A Wind Machine You Can Call Home
This futuristic building will provide power and panoramic views
Windmills have dotted the Dutch countryside for centuries. But in densely populated cities, whooshing turbines are a tough sell. A new concept called the Dutch Windwheel could offer a silent, low-maintenance alternative.
Whereas most turbines use spinning blades to turn the kinetic energy of wind into mechanical energy that generates power, the Windwheel cuts out the middle step. Its electrostatic wind-energy converter uses wind, water, and an electric field to directly produce a current.
So far, the tabletop prototype produces just 12.5 milliwatts—not enough to power a light bulb. And it’s only 3 percent efficient, compared with a typical wind turbine’s 45 percent efficiency. But if the technology advances on schedule, its creators say a 570-foot version could grace the Rotterdam skyline by the early 2020s.
People will be able to live, work, and dine inside the self-powered skyscraper as it cranks out 1 megawatt of electricity. “We wanted a 100-percent-sustainable building that serves as a platform for all kinds of innovations,” says developer Lennart Graaff.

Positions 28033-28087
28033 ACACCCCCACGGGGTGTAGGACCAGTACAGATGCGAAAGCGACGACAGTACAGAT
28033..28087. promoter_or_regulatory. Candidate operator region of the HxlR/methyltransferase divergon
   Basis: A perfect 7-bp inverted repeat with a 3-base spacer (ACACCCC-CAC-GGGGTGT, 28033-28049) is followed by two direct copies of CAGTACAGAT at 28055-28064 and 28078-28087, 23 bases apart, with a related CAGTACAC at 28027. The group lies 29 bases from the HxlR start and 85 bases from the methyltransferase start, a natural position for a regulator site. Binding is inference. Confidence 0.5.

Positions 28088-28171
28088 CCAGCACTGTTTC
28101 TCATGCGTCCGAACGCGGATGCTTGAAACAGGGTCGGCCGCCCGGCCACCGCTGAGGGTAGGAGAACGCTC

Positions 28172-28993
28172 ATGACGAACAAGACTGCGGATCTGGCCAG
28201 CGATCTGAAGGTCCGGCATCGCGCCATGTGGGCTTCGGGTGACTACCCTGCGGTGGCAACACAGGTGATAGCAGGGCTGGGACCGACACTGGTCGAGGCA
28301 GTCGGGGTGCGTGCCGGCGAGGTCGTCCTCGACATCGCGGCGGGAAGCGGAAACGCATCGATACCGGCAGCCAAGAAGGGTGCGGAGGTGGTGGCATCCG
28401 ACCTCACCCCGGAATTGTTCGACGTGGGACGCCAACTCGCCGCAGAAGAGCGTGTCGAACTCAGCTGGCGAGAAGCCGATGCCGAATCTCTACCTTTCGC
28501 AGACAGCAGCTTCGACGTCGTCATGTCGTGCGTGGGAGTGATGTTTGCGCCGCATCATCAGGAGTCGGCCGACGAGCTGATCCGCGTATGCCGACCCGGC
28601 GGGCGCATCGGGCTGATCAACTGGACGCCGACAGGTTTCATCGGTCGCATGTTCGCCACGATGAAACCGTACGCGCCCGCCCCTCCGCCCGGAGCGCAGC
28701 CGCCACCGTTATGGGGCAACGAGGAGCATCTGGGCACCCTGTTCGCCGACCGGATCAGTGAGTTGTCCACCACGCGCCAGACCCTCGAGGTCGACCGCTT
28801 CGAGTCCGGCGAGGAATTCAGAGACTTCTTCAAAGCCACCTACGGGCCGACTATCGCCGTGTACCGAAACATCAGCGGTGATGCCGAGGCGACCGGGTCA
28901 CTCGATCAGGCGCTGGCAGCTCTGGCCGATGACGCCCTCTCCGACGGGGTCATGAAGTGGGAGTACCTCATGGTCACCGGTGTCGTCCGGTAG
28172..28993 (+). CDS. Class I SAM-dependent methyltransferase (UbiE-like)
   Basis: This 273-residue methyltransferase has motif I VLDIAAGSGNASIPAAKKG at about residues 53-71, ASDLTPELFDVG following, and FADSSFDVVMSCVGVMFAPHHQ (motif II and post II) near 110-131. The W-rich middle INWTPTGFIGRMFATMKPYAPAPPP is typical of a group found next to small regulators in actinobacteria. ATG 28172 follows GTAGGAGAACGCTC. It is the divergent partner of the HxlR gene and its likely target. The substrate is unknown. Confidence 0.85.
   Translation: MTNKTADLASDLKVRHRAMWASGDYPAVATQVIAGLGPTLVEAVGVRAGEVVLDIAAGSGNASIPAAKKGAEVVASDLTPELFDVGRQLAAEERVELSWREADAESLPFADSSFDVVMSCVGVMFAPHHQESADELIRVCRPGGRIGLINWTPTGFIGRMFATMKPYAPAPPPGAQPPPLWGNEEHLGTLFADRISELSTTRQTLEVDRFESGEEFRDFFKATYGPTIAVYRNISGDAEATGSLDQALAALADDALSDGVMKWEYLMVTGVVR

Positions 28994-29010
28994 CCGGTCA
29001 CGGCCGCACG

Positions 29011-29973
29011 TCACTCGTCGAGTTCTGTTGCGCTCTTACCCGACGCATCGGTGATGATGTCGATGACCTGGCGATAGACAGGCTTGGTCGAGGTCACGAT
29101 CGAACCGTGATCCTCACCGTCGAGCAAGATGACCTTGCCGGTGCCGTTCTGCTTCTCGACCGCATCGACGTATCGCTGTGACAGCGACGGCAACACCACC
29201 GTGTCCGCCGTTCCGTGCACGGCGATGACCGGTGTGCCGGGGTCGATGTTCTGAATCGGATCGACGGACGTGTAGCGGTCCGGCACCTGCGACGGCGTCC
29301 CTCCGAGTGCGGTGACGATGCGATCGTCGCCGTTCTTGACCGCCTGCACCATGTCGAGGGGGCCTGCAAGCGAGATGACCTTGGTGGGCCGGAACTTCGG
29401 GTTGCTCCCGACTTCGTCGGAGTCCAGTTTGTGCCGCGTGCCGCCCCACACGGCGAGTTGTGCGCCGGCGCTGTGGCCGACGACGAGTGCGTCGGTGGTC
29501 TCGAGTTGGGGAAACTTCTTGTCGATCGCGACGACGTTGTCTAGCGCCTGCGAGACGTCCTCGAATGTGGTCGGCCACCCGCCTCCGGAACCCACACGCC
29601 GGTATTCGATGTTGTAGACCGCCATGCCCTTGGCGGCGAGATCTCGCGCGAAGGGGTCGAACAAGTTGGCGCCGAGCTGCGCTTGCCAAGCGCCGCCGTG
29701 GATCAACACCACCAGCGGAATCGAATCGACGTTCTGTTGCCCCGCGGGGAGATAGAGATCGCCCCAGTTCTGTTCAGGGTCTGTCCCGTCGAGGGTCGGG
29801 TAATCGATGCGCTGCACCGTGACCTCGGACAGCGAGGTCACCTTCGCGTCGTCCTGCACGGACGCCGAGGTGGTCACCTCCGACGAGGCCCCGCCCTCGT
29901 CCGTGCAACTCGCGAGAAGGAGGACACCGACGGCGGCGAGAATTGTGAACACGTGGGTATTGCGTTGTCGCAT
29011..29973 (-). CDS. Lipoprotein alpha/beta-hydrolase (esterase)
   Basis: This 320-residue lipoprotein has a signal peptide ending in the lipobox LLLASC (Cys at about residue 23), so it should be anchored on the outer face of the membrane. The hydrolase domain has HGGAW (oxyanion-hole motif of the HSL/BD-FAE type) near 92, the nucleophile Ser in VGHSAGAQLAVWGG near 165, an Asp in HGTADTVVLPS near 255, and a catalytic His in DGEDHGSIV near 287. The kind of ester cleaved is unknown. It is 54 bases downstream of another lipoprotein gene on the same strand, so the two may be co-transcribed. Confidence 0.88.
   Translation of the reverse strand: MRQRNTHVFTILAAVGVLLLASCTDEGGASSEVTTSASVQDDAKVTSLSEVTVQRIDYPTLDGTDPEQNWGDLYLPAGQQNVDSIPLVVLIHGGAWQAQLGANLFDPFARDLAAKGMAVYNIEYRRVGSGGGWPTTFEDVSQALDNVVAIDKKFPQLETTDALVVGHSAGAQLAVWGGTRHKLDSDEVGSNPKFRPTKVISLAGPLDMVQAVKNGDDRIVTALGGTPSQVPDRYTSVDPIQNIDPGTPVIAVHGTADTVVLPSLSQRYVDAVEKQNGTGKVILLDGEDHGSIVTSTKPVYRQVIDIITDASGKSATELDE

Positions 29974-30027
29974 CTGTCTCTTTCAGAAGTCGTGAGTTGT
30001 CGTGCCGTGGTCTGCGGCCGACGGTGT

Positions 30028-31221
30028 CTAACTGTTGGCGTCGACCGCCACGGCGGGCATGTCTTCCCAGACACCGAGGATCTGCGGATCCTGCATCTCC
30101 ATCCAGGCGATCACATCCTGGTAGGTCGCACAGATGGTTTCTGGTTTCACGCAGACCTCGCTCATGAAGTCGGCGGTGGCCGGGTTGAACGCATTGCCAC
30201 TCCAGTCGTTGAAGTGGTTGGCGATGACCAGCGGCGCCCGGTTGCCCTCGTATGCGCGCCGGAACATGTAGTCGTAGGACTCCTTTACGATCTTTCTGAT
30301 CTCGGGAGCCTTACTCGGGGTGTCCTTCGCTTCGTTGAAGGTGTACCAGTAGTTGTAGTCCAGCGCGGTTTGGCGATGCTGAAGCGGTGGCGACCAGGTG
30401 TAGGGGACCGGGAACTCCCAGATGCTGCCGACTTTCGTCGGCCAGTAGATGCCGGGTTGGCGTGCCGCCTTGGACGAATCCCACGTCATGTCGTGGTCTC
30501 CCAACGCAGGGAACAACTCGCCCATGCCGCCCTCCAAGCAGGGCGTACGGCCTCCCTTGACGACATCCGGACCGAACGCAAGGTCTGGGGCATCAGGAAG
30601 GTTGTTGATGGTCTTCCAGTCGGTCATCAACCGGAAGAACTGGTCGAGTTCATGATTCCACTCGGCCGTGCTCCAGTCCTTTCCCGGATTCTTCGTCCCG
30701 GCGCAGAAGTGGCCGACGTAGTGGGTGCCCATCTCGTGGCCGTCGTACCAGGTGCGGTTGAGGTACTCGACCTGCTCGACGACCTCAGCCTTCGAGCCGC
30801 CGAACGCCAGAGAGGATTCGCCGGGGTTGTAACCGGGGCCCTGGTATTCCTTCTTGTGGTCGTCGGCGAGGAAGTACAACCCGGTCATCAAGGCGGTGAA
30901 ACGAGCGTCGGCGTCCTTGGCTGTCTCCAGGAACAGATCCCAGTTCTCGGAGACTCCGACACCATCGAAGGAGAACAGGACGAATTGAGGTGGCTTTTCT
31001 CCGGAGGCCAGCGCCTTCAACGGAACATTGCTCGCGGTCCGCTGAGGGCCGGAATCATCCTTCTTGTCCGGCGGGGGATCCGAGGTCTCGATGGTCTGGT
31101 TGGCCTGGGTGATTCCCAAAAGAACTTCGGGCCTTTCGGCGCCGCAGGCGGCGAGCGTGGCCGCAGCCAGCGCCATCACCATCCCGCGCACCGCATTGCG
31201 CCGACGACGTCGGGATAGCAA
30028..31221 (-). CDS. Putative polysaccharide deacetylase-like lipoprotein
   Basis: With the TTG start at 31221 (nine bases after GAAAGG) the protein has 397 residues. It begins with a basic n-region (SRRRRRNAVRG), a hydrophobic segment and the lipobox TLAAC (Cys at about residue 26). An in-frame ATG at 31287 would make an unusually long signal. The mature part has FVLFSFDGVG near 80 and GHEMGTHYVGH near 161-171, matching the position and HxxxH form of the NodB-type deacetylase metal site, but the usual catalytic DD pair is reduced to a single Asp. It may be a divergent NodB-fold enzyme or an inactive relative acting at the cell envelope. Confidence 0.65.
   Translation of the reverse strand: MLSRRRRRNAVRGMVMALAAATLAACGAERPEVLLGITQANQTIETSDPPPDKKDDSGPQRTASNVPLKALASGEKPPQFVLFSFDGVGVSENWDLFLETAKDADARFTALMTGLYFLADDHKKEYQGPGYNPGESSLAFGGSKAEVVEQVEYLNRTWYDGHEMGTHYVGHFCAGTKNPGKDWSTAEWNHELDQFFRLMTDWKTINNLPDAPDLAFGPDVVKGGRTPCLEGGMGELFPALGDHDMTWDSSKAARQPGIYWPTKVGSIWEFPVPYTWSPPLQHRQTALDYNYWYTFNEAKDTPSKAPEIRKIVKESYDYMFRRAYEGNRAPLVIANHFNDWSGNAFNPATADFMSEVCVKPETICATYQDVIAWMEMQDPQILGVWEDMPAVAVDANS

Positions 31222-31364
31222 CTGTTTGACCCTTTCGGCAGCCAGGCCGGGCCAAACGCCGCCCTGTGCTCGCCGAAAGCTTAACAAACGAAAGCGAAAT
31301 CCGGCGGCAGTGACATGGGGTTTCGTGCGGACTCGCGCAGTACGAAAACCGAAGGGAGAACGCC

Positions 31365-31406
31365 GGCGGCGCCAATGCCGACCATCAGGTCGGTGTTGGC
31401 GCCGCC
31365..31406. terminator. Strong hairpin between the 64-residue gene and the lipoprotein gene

Inner Ring: The building’s design consists of two concentric rings atop an underwater foundation. The inner ring will be constructed of a steel frame and a glass exterior, which will provide sweeping views of the city for a restaurant, a seven-story hotel, 72 apartments, and office space located within.
Outer Ring: The outer ring will function as a massive Ferris Wheel, a la the London Eye. Its 40 glass cabins will take passengers above the city’s world-famous architecture and below the surface of the canal.
Pumps: The Windwheel will pump water directly out of the canal for use in its electrostatic wind-energy converter. The system can also operate using seawater or collected rainwater.
Electrosprayers: Horizontal beams will stretch across the center of the Windwheel. Thousands of nozzles located along them will spray positively charged water molecules into the air. When wind pushes the droplets against the beams’ high-voltage electric field, it will create a negative charge.
Charging system: The negative charge will form a current as the electricity discharges, much like when the negative charge that builds up in thunderclouds discharges to the ground via lightning strike. The electricity will then be converted from direct current (DC) to alternating current (AC) for use in the Windwheel or storage in an industrial battery.
Light and Heat: Solar panels on the outside of the rings will generate additional energy. To warm the building, a so-called regional heat roundabout can deliver excess industrial heat from Rotterdam’s port—the largest in Europe—through a network of pipes.
This article was originally published in the July 2015 issue of Popular Science.